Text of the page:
Drunken women put themselves in danger – judge’s wrist slapped
“I find it incredible that young people get so drunk that they don’t know who they’re with.” The judge concerned was sentencing a woman who had punched another woman in a drunken affray and linked his remarks to the killing of a young woman after a “night out” elsewhere.
Women’s groups accused the judge of wanting to make victims of sexual violence responsible for their plight. The difficulty here is that women who are drunk can be taken advantage of, by someone who is cold and calculating or by someone who is equally drunk and incapable of knowing what he or she is doing.
Rather than shutting down this argument, because it can be challenged as an affront to women, it should be extended. People who are drunk, especially in public places, are not only vulnerable, but they are a nuisance. Not only are they incapable of protecting themselves, and others for whom they may be responsible, but they are incapable of acting as responsible citizens, unable to help others, to summon help or to give evidence in court. By their drunken and disorderly conduct they encourage others to behave badly and indeed, in significant numbers, they provide sufficient confusion for criminal behaviour to pass unnoticed, unchallenged and unreported.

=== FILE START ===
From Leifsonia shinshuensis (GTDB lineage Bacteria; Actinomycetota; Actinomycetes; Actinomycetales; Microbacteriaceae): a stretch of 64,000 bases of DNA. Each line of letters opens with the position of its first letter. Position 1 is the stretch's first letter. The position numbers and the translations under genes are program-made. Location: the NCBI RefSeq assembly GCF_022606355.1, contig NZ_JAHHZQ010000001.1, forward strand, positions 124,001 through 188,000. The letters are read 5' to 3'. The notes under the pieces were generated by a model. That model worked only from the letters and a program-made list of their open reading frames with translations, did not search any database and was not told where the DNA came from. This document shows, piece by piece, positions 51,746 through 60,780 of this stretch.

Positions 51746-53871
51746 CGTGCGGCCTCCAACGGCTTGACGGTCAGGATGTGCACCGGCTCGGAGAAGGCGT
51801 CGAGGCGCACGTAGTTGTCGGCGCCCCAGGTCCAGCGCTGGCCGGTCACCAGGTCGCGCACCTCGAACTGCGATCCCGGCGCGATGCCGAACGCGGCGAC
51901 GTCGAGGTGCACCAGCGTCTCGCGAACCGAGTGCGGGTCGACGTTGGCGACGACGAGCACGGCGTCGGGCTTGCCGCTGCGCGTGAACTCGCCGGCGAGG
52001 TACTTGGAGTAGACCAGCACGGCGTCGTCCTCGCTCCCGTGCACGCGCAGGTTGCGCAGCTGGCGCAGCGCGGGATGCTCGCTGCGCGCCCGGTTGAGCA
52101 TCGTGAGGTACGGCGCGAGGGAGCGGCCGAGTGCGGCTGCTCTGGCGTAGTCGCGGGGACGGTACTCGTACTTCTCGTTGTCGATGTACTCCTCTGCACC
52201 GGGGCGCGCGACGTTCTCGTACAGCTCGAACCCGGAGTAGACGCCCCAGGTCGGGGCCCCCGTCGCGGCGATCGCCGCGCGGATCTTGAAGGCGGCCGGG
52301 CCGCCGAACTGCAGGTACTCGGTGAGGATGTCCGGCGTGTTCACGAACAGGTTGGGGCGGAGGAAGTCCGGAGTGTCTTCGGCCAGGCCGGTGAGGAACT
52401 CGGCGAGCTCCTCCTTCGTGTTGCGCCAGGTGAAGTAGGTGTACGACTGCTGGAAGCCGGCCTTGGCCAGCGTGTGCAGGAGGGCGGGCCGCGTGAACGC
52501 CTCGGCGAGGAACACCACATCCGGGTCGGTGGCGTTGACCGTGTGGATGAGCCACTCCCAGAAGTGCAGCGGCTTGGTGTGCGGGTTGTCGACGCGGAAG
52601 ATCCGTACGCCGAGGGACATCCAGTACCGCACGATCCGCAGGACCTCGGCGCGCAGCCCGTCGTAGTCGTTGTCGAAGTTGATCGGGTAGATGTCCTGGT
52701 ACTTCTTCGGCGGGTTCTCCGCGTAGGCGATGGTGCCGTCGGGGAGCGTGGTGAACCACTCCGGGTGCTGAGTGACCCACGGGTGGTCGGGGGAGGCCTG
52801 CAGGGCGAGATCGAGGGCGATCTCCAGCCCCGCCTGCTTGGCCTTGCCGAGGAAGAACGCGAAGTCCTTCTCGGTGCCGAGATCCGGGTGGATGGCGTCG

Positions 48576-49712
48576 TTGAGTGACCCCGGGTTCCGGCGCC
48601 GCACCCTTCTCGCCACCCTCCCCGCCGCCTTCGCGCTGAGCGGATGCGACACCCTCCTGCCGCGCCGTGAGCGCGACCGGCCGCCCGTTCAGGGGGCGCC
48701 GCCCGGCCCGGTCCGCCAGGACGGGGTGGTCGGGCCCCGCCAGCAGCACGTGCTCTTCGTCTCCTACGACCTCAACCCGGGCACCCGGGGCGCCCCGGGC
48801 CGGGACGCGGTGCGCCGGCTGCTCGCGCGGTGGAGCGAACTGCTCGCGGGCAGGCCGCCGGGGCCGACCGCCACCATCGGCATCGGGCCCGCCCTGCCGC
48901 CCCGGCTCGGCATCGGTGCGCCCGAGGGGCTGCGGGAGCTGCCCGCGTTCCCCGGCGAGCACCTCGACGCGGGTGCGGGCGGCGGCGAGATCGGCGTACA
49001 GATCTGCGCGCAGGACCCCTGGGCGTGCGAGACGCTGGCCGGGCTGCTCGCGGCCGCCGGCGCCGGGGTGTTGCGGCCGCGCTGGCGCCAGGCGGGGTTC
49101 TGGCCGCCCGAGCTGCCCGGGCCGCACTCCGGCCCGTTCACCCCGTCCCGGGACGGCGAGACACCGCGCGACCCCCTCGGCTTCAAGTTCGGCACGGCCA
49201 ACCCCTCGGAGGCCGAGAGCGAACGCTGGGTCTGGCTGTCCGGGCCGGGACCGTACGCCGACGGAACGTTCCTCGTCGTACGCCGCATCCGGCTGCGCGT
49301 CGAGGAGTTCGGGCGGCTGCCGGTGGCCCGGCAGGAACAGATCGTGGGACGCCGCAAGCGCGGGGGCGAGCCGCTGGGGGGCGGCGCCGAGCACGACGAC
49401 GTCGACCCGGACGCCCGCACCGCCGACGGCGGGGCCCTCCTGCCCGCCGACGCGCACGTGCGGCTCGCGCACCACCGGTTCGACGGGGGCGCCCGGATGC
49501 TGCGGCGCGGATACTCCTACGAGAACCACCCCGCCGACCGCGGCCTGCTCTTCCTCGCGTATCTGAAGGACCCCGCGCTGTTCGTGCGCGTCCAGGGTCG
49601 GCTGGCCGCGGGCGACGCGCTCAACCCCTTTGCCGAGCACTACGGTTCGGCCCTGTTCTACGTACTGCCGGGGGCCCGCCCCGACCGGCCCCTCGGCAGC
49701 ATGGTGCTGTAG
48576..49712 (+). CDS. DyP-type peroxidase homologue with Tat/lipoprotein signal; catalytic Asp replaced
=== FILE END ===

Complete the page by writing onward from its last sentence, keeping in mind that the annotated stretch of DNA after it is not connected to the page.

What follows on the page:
Perhaps we should regard drunkenness as contributory negligence, as making easier others’ wrong-doing. When drunkeness imperils our ability to perform such things as driving a car we face fines and imprisonment: why not extend this requirement, that we should behave responsibly and considerately, to other important responsibilities, starting perhaps with parenthood.